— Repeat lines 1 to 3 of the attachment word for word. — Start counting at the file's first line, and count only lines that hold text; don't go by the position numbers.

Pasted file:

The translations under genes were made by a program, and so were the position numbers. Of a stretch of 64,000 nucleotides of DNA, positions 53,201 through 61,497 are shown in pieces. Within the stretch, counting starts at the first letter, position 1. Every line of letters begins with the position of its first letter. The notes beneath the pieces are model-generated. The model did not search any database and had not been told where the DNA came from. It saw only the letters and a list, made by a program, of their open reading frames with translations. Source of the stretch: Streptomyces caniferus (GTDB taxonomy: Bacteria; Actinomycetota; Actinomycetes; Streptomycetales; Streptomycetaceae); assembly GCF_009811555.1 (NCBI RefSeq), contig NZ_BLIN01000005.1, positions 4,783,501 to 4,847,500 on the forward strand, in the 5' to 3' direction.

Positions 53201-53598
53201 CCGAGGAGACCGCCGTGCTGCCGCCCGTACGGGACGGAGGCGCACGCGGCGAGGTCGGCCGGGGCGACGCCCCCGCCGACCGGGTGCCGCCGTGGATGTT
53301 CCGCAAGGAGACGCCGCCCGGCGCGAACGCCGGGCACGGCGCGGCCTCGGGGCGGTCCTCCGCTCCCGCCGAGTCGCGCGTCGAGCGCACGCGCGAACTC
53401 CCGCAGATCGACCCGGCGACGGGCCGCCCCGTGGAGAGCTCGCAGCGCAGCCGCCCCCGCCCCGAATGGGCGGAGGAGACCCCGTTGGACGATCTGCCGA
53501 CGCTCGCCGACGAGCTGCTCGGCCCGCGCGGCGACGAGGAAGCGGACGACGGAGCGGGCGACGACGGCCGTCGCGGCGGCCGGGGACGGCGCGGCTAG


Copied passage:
The translations under genes were made by a program, and so were the position numbers. Of a stretch of 64,000 nucleotides of DNA, positions 53,201 through 61,497 are shown in pieces. Within the stretch, counting starts at the first letter, position 1. Every line of letters begins with the position of its first letter. The notes beneath the pieces are model-generated. The model did not search any database and had not been told where the DNA came from. It saw only the letters and a list, made by a program, of their open reading frames with translations. Source of the stretch: Streptomyces caniferus (GTDB taxonomy: Bacteria; Actinomycetota; Actinomycetes; Streptomycetales; Streptomycetaceae); assembly GCF_009811555.1 (NCBI RefSeq), contig NZ_BLIN01000005.1, positions 4,783,501 to 4,847,500 on the forward strand, in the 5' to 3' direction.

Positions 53201-53598
53201 CCGAGGAGACCGCCGTGCTGCCGCCCGTACGGGACGGAGGCGCACGCGGCGAGGTCGGCCGGGGCGACGCCCCCGCCGACCGGGTGCCGCCGTGGATGTT